The laws concerning gopher control are complex. They differ from state to state in the United States and from province to province in Canada. Townships, cities, counties, and conservation districts have their own rules. However, there are some reliable guidelines for getting rid of gophers and killing gophers that can point you in the right direction.
1. There is always at least one lawful means of deterring gophers from entering your property.
Controlling pests naturally is one of them. Planting shrubs and bedding plants that gophers find unpleasant (such as foxglove, oleander, eucalyptus, and Shasta daisies) is always permissible. It’s also permissible to dig in mesh wire to make protective barrier around valuable flower and garden beds. It’s always permissible, to allow licensed dogs and cats to wander around your yard, especially in the early morning and later afternoon, giving gophers the message that predators are nearby. Fox urine crystals and castor oil treatments applied to the soil itself are usually OK. And every jurisdiction in North America allows homeowners to put out vibrating gopher.
There are other deterrent methods that may be permitted by law but prohibited by homeowner agreements. Wind-driven pinwheels, for instance, are universally permitted by state and provincial laws but they may be prohibited by local ordinances or neighborhood association agreements. Generally, if your neighborhood association will not allow you to put out garden gnomes or plastic pink flamingos, it will not allow you to put up noise-making pinwheels, either. Public refuse rules may disallow using doggy doo or kitty litter around planting beds to deter gopher invasion (and simple good taste may, too). In California and New York, it may be unlawful to put out mothballs or any organic material that can be smelled by your neighbors.
2. Trapping gophers live is usually permitted, but often futile.
Animal cage type traps can catch gophers live for release elsewhere. The problem with catching a gopher is that there is usually no place to release it lawfully. Where gophers are legally classified as a pest, it is unlawful to release them on someone else’s property without their permission. Many states require a permit to transport gophers, which gives the fish and wildlife official an opportunity to make sure one homeowner does not transfer a pest from his property to another’s.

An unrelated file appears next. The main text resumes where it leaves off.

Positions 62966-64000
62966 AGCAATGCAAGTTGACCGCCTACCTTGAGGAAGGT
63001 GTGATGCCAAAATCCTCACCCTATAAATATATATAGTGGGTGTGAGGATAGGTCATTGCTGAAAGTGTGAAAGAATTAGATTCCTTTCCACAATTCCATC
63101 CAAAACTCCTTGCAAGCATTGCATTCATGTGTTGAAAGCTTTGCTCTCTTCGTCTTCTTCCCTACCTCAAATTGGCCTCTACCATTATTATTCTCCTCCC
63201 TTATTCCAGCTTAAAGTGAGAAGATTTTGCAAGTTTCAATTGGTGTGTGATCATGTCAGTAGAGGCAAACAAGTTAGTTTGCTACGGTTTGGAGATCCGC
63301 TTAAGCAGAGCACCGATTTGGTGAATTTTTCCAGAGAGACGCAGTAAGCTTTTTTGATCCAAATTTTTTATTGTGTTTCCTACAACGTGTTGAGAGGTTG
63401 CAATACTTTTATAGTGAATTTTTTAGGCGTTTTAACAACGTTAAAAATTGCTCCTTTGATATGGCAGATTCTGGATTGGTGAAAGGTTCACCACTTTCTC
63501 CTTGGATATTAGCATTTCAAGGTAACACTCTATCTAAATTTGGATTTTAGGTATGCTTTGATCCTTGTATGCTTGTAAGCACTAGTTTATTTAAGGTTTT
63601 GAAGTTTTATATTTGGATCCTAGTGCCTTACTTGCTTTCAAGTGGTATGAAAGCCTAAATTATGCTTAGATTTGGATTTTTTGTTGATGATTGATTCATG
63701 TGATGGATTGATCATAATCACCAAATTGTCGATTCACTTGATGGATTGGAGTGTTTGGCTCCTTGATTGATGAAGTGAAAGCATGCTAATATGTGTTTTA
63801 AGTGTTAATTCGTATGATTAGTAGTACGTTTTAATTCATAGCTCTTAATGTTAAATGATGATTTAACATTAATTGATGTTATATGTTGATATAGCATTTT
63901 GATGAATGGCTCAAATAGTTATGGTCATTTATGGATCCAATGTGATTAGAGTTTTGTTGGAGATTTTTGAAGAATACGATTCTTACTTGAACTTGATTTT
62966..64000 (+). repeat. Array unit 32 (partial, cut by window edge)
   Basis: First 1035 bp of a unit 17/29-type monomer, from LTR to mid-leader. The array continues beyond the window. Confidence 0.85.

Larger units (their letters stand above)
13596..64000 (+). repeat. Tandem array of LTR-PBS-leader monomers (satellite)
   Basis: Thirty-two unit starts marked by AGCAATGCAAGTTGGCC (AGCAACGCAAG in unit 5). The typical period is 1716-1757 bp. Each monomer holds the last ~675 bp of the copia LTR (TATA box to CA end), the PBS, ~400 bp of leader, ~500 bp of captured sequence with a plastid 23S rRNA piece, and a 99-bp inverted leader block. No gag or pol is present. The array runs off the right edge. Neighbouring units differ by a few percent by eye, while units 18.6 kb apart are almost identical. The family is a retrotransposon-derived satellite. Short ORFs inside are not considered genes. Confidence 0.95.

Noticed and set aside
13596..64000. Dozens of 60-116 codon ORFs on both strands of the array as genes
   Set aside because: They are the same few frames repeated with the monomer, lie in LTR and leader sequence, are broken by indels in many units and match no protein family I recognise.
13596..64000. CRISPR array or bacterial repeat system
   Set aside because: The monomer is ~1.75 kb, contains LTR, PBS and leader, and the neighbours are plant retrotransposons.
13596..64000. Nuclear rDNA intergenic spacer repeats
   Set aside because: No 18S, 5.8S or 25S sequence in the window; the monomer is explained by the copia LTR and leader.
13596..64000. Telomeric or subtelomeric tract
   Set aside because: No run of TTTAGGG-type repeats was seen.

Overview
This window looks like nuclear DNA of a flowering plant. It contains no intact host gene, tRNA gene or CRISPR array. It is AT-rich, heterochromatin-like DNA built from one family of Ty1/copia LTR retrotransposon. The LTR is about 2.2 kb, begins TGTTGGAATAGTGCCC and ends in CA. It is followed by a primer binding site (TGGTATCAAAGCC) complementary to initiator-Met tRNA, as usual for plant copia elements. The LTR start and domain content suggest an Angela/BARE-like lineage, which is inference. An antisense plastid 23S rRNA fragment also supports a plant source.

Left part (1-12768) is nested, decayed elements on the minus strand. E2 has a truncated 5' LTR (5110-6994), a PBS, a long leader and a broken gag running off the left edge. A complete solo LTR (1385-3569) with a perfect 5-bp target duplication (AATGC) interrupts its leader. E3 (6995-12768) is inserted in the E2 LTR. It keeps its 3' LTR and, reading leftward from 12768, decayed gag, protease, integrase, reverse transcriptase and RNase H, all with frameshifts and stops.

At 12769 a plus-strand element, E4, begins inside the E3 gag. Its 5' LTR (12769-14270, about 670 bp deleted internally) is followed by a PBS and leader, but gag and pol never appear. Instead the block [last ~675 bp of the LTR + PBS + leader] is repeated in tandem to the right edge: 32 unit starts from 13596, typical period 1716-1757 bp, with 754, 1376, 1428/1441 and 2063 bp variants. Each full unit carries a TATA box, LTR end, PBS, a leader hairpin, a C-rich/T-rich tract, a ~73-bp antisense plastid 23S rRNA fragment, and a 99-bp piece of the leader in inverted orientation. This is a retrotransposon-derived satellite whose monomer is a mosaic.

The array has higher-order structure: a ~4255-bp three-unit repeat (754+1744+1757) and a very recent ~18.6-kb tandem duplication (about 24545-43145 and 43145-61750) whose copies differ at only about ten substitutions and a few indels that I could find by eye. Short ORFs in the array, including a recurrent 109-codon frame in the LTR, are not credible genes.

In a few US states and in most Canadian provinces, it is unlawful to release a gopher on any property other than the one on which it is found. You could trap a gopher in your flower bed and release it on your lawn, or on an unoccupied part of your lot. But even if you own a farm in the country, you could not release the gopher you trapped on your city property in the country. In Canada, most provinces specifically prohibit release of pest animals on crown (public) lands.
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3. Killing gophers in snap traps is usually lawful, but may require a written permit in advance.
Many states take measures to ensure that kill traps are not placed where they can do harm to pets or people. They permit killing gophers in snap traps, but they require a written permit first. Verbal permission is never enough to avoid the possibility of getting caught by the game warden and issued a fine. In these states and provinces, there are no provisions for “emergency kills” of large numbers of gophers without getting a hunting or trapping permit from the fish and wildlife office (in the United States) or the natural resources conservation ministry (in Canada). We think snap traps are the best gopher traps.
Most states classify gophers as non-game animals, which means they can only be killed when they are causing damage. This denotes that you cannot go out into the wild and lawfully kill gophers for sport. Gophers must be causing demonstrable damage on your property to justify your killing them.
4. Some species of gophers are considered endangered and should not be killed.
In the South Puget sound area of Washington State (Clark, Mason, Pierce, and Thurston counties), the Western pocket gopher is under consideration for protection by the US Environmental Protection Agency as an endangered species. Although US federal law has provisions excusing accidental killing of endangered species, intentional killing of an endangered species can result in fines of $25,000 to $200,000 and in rare instances, even jail time. To avoid stiff fines and costly legal action, residents of these counties should not kill any gophers without checking with the local state fish and game office first.
5. Some jurisdictions do not permit killing of “wild” (non-commensal) animals at any time.
The District of Columbia in the United States does not permit any killing of non-commensal wildlife, animals that do not depend on humans for food. It only permits trapping and release of live gophers, at least 25 miles away from the trapping site. However, since all such sites are in Maryland or Virginia and these states do not permit transportation of gophers from Washington, D.C., homeowners are left with deterrent methods only.